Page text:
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Global music markets focus – Japan

While it is the 2nd largest music market in the world – Japan remains dedicated to physical formats. But streaming is making its presence known as listeners and artists become more open to streaming platforms.

Jezael Melgoza On Unsplash
Jezael Melgoza On Unsplash

Japanese music is loved around the world, with Japanese artists performing at top global festivals while also topping the local charts. J-Pop, Japanese Pop music, is one of the most recognised genres of music in the world. In Asia, Japan accounts for over half of total music revenues at 57.4%. IFPI ranked Japan as the second-highest for music revenue in 2019 (IFPI, 2020). Similarly, CISAC collections placed Japan in the 3rd spot globally, with its €819million accounting for almost 10% of global revenues in 2018 (CISAC, 2019).

Despite these glowing global chart positions, Japan is undergoing a transformation period that has actually reduced its revenues in 2019. IFPI reported that of the top ten music markets, Japan was the only one who had not experienced growth in 2019. IFPI shared that the reduction of 0.9% in Japan’s total music revenues was caused by the 4.8% reduction in physical format sales, such as CDs (IFPI, 2020).

Physical music remains a huge market in Japan, however digital is growing its share. RIAJ reported that in 2018 71.9% of all recorded music revenues was from CDs, a number that dropped to 68.9% in 2019. Streaming is in the minority but is growing. In 2019 streaming accounted for 19.3% of revenues, up 4.7% on the year previous. This percentage translates into favourable revenues from streaming services. In 2019, ad-funded streaming service revenues generated 41.97 billion Yen ($385 million), up 33.8% on the 2018 revenue figure (RIAJ & MusicBusinessWorldwide, 2020).

One reason why streaming may not have reached its peak in Japan is that people are less likely to subscribe to a platform than other countries. In the Deloitte Global Mobile report which surveyed people within 20+ countries, the number of Japanese respondents who had subscribed to music platforms was far smaller than other nations. Just 17% of Japanese respondents had a music streaming subscription, in comparison to other countries such as the UK (39%), Germany (37%) and South Korea (34%) (Deloitte, 2019). However, this is changing as streaming grows. ASCAP CEO Beth Matthews shared that Japan was a “Slow starter” but is catching up as global streaming platforms such as Spotify compete with local offerings like LINE Music (CISAC, 2019).

Discussing their own behaviours using smartphones and applications, respondents shared that listening to music on smartphones was the 12th most common thing they did. However, when broken down by age this changes. For the 18-24 year old age group this number is higher at 21% and ranks as the 3rd most common action they use their smartphones for. Of those with smart speakers, listening to music was the most popular use that Japanese people had (60%).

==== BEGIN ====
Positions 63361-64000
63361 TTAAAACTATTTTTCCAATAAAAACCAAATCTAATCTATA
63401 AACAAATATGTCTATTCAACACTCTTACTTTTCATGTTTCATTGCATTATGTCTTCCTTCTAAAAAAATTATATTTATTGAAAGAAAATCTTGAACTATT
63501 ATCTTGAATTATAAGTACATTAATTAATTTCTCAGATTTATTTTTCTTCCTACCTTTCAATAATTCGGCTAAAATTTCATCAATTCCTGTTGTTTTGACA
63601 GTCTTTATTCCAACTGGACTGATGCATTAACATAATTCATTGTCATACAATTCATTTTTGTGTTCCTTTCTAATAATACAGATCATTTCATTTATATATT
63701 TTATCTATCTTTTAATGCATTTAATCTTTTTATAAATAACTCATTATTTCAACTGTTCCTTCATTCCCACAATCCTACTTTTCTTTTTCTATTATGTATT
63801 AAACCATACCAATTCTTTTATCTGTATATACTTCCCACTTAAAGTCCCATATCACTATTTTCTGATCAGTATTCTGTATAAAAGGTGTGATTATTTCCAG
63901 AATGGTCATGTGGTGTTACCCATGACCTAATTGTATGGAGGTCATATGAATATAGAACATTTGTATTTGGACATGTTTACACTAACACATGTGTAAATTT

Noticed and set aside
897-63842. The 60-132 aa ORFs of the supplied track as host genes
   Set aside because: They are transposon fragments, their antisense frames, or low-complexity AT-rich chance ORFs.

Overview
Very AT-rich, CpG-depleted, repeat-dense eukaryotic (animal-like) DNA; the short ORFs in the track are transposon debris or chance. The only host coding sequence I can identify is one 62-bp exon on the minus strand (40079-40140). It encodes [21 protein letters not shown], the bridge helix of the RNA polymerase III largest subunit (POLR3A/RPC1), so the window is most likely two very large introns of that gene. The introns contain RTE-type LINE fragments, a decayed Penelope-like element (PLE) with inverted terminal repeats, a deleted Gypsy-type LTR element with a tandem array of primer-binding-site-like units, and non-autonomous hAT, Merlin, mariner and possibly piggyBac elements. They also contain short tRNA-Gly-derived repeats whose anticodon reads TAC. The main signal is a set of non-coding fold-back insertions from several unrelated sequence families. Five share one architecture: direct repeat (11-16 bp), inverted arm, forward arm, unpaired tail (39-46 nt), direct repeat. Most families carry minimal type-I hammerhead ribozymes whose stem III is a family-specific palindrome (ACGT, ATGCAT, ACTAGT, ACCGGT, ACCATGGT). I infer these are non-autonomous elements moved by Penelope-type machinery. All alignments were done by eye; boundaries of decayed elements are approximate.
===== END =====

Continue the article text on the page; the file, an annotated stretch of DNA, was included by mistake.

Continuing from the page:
Of those who have subscriptions to platforms, Amazon Music and Spotify are neck and neck for the most popular. In recent data from Mobile Marketing Data Labo, both of these applications were used by 21.4% of those who stream music. Amazon Prime Video is also highly popular in Japan so it makes sense that the music offering being bundled together would be used by many Japanese people. In third place was Apple Music at 15.7%. Local music streaming platform LINE Music is the fourth most popular with 13.9% of the streaming market (Mobile Marketing Data Labo, 2020l). LINE Corporation also operates a popular communication application in Japan, which may influence its popularity.

Tore F On Unsplash
Tore F On Unsplash

Another reason why streaming has not yet gained the same market share it has in other large music markets may be due to artists’ own apprehension. Music by local artists and in the Japanese language is very popular on the local charts. But many of these songs are slow to be added to the streaming platforms. For example, Japanese artist Kenshi Yonezu’s record-breaking song Lemon was Billboard Japan’s song of the Year for two years running, however, Billboard reported that in 2019 the song was not available on streaming. However, since then, the song has been added to streaming platforms. It is interesting to note that the Billboard Hot 100 focuses on 5 key metrics – downloads, video views, look-ups, Twitter mentions, and karaoke (Billboard, 2019).

More and more artists are becoming open to adding their music to streaming platforms, however doing so in announcements. In June of 2019, a member of the Japanese band Wanima made the announcement that their band’s music will be added to streaming platforms. Speaking of why they waited until now to do so, Kenta Matsumoto discussed how artists make “significantly less money” from a stream of a song over that of a physical album sale. Japanese artists may now be seeing the benefits of streaming. Through streaming, they can gain global audiences and grow their brand (Japan Times, 2019).

The topic of fair royalty payments is clearly top of mind for Japanese artists as they slowly open up to music streaming. While Japan has private copying levy laws in place, the revenues from this are minute in comparison to the total market. The advent of copyright directives globally may influence Japan as its streaming market grows (CISAC, 2019). While physical formats may continue to be popular, streaming could continue to grow in Japan rapidly. This will rely on the openness to streaming platforms of both artists and music consumers. The Japanese music market is definitely one to watch.

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